Interview with Author: Karen Janowsky
It is a great pleasure to welcome Karen Janowsky author The Persistence of Memory Book 1: Deja Vu.
Welcome Karen to The Adventures of the Everyday Fangirl and thanks so much for taking the time out your busy schedule to help us get to know more about you and your new series better!
What does the title of this novel, series or set of stories signify?
The Persistence of Memory is actually a painting by the surrealist artist, Salvador Dali. It features a dreamscape with clocks melting. The interpretation is that time as we understand it is meaningless.
In this story, time is at the heart of the conflict. The characters are both from different time periods, and time has gone by at different rates for them. Somehow though, they keep finding each other—love and connection are more important than the passage of time.
Do the names of the characters in your novel have some sort of significance or importance to you? If so, give a few examples…
Daniel is named for the Biblical figure who was thrown into a den of lions as punishment for his faith. His faith, however was what allowed him to survive. Daniel in this story is also a survivor, even though his faith has been utterly shaken.
Inanna is another name the Sumerian goddess Ishtar goes by. In this story, I’ve made her into a separate but related character to the goddess.
What prompted you to write in this genre and who or what inspired you to?
Superheroes and mythology have fascinated me since childhood. In fact one is really a modern version of the other. Heroes in these stories are all-too-human, but the stakes in their decisions and actions are much higher than for everyday people.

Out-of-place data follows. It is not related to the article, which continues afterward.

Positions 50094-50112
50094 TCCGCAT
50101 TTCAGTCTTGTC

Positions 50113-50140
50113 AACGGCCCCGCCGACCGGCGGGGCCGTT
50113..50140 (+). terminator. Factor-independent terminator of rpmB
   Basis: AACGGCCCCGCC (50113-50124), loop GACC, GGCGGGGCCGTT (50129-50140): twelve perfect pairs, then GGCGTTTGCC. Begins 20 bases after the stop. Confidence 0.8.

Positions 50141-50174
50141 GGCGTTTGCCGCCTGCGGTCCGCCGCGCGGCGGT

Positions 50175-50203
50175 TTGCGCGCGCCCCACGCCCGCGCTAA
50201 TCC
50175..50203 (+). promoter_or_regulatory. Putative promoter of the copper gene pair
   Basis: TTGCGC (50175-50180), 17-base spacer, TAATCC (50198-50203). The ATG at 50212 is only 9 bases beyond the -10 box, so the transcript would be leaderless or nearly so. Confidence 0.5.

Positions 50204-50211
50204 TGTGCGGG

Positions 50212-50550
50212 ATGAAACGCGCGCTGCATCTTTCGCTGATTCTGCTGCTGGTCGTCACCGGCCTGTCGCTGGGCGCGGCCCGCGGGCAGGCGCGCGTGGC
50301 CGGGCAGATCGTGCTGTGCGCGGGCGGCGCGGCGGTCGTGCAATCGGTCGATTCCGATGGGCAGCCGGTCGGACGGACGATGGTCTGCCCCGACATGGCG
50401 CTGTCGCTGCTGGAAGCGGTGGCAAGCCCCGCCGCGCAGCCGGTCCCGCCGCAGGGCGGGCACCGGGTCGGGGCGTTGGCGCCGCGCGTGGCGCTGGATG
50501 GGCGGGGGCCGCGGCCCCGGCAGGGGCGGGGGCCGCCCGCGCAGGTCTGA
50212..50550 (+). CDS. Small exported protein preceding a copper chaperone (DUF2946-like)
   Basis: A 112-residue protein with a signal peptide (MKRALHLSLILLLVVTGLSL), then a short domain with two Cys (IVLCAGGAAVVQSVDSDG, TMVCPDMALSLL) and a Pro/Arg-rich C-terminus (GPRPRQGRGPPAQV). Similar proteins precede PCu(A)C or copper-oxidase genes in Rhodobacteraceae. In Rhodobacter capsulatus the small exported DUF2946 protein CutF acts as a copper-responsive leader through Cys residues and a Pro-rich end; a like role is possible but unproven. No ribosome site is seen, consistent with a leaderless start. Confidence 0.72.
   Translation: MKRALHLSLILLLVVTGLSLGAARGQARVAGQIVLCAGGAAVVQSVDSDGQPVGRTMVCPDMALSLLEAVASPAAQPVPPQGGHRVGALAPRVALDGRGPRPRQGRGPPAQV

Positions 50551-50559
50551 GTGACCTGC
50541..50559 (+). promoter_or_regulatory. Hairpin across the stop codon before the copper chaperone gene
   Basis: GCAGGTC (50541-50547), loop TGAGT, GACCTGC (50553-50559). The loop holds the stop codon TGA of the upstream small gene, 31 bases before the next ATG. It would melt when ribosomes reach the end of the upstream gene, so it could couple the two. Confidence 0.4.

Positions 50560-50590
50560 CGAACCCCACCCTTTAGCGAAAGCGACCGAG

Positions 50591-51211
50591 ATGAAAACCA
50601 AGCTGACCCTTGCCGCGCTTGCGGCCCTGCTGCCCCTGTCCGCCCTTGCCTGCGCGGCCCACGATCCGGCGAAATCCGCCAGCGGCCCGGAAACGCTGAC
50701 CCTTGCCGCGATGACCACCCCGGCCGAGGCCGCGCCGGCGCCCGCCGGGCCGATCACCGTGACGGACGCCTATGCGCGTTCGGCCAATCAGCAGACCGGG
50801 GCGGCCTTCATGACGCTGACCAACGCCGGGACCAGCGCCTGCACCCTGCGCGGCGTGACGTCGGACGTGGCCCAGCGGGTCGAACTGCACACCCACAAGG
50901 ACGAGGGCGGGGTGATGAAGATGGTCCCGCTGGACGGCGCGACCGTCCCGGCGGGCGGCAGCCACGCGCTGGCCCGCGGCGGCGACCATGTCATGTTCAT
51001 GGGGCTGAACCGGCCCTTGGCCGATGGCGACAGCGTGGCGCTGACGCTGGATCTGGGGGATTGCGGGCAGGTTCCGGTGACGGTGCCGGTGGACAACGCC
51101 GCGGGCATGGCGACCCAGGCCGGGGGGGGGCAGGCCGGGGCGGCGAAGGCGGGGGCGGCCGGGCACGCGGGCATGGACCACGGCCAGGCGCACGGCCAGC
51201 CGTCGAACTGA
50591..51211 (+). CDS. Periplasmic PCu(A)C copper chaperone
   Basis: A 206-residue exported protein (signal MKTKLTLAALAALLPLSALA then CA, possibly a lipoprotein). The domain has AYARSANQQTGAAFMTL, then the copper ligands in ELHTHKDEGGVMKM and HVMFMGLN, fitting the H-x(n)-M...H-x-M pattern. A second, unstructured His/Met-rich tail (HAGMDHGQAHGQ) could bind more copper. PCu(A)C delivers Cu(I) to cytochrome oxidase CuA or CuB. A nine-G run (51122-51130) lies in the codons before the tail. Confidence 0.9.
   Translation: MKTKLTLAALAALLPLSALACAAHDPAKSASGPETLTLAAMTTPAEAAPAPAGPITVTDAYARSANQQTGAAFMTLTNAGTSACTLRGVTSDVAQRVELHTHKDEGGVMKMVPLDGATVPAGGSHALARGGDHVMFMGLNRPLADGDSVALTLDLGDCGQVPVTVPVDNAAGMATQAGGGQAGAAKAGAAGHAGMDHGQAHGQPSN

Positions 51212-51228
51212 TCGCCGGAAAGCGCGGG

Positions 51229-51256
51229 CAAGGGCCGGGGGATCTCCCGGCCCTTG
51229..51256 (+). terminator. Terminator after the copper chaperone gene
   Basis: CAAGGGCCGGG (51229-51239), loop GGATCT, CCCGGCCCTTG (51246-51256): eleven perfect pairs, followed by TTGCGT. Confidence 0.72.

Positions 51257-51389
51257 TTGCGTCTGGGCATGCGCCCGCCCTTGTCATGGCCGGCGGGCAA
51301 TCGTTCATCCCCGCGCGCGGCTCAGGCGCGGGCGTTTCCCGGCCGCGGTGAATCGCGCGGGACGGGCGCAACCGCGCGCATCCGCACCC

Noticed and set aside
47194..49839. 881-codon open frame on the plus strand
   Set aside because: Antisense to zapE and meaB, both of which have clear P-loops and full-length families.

What are the most important attributes to remaining sane as a writer and do your characters reflect some of these attributes?
I’ll let you know once the characters have moved their residence from inside my head! They’ve been living there, driving the writing for over two years.
What kind of research did you have to do for the novel, series or set of stories that was different from others?
A lot of research went into this story: Sumerian civilization, mythology, and language, life in the 1930’s, the Second World War, Yiddish and Hebrew as languages, how to fight in various situations, and what certain intimate positions looked and felt like.
What makes you laugh?
I’ve got a pretty dry sense of humor, and I tend to like British comedians, like Eddie Izzard and (although he lives in the U.S. now) Craig Ferguson.
What makes you cry?
I’m a big sucker for happy endings. Loss makes me cry.
What are you a fan of and is this reflected in your writing?
I’m a huge superhero fan, and a Doctor Who fan. So both the superhero genre and time travel loom large in the story. I also love and research fairy tales, and several of my published poems and short stories are retellings of them.
Is there anything else you want to add about the story, series that has not already been mentioned?
Book 1 starts off a slow burn romance. Daniel and Nina have a lot to work through and resolve before they can really be together. But it does happen, and by Books 2 and 3, the romance borders on erotica as they explore their relationship and sexuality.
What is the best way for readers to interact with you?